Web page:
Yesterday The Bulletin of Atomic Scientists advanced their symbolic Doomsday Clock forward by 30 seconds. This is a visual reminder that humanity faces potentially devastating threats. The obvious flashpoint is between nuclear North Korea and the President of America (the WP post linked above does a good job of showing how that escalated last year), but other more insidious dangers lurk.
The generally level-headed Economist argues that we are nearer a great-power conflict than at any time since the end of second world war.
Powerful, long-term shifts in geopolitics and the proliferation of new technologies are eroding the extraordinary military dominance that America and its allies have enjoyed. Conflict on a scale and intensity not seen since the second world war is once again plausible. The world is not prepared.
I’ve written several times about the nuclear threat and certainly see no reason to back away from any of that. I’m also curious what were those 103 incidents in US in the past six years where nuclear material was lost or stolen! But is it true, as Lawrence Krauss and Robert Rosner argue, that
the world is not only more dangerous now than it was a year ago; it is as threatening as it has been since World War II.
A few cautions. The Doomsday Clock and it’s board is not some final arbiter of truth on this. It’s likely that all of its members share a broadly similar worldview. There are no members from Africa, Latin America and thin on representatives from Asia. There are no Muslims from what I can tell. Is the world equally at risk? Does the world see the existential threats the same? Almost certainly not: so some salt needs taking.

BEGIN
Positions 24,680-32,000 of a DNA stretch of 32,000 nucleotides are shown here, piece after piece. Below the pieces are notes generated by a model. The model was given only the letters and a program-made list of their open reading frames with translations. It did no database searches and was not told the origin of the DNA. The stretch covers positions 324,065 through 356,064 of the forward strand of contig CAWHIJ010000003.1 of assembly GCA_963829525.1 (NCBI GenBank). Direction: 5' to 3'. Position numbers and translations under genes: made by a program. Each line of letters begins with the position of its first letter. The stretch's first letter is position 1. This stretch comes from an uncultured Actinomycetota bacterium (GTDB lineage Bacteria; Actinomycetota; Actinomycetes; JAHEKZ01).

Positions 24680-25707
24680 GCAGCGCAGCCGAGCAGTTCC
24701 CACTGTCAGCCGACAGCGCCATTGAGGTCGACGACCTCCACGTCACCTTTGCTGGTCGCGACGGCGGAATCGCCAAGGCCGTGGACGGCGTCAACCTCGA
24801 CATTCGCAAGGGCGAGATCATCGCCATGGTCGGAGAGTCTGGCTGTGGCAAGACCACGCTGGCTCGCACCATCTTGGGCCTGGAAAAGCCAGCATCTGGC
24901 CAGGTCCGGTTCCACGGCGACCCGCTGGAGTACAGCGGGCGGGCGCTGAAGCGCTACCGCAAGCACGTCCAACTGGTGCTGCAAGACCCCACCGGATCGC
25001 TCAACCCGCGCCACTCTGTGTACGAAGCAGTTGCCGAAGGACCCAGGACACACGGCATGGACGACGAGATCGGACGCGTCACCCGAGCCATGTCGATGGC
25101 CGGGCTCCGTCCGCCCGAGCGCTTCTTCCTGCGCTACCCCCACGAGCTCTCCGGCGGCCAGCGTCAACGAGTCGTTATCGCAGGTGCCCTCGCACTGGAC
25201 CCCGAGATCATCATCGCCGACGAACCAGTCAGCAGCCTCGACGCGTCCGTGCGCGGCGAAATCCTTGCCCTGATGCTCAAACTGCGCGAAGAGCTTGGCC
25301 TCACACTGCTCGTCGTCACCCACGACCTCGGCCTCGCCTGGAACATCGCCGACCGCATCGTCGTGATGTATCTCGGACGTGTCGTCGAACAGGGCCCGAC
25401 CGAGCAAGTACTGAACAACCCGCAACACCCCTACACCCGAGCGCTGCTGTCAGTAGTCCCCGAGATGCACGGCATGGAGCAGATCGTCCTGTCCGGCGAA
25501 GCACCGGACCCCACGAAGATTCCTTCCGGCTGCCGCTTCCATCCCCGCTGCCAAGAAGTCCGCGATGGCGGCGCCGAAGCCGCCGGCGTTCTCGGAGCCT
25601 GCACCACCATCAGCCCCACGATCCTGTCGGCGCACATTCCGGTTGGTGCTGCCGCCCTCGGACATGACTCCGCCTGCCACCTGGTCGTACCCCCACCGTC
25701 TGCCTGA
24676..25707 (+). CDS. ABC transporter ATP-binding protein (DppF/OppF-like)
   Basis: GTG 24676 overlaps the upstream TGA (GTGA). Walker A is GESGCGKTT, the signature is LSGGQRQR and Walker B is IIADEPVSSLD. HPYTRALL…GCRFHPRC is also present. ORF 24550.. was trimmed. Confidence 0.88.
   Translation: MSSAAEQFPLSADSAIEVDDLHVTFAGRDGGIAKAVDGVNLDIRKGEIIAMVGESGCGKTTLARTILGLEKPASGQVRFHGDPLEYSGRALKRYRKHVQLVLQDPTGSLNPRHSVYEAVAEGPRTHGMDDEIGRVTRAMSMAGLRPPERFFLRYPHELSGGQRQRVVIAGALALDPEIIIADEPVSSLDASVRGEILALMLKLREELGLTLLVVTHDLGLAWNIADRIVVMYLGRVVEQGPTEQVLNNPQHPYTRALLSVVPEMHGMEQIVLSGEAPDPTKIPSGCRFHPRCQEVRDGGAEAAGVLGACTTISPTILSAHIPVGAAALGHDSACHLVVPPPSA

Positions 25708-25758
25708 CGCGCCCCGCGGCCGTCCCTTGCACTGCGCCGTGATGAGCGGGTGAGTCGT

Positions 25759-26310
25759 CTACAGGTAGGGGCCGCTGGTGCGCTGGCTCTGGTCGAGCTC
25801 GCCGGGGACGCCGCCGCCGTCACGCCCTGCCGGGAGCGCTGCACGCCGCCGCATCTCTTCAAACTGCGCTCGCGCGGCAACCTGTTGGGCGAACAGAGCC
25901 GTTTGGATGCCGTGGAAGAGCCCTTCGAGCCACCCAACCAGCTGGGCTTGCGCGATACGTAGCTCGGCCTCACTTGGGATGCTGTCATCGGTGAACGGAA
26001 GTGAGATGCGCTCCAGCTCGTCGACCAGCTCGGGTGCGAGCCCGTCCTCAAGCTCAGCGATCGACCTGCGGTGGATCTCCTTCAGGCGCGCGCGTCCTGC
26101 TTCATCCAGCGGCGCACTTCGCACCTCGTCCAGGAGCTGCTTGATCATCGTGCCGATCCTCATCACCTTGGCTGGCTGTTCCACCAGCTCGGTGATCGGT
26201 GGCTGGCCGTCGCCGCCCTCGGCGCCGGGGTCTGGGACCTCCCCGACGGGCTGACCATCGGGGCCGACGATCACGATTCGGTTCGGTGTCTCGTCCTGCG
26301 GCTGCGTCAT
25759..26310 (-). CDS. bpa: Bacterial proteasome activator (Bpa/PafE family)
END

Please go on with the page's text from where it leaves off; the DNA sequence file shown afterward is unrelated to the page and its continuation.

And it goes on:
I think we’re living through an epochal change in lots of different ways. The world is shifting from fossil fuels to renewable energy at an accelerating rate and there are equal shifts in computing, robotics, transport, to name just a few. Yet each shift comes with threats and challenges. There are always winners and there always losers.
Some of our biggest threats remain ones which we can do nothing about – devastating natural disasters that remain mostly unpredictable and unpreventable. In this regard the world is as dangerous as it has ever been but in a more connected world the fall out from these can be greatly amplified.
I think if you live in most places in the Southern Hemisphere the world is already a sufficiently dangerous place with corruption, famine, violence and tyranny endemic in much of the Global South. Climate change will only exacerbate these pressures. Migration will be a huge issue for decades to come. Millions will continue to seek a better life elsewhere yet if life becomes better at home then it’s likely that will only increase the pressure on an already fragile eco-system.
Despite the fact that we live on a blue planet, fresh water is not a well-managed resource and more cities are likely to find themselves in Cape Town’s position. Food will be a challenge and an increased population will stress fishing, farming and land and in some places to breaking point.
And over the next thirty years the world is expected to cope with another 3 billion people. These are enormous challenges. The rich will mostly be fine, I’m not so sure about everyone else. Perhaps it is two minutes to midnight after all.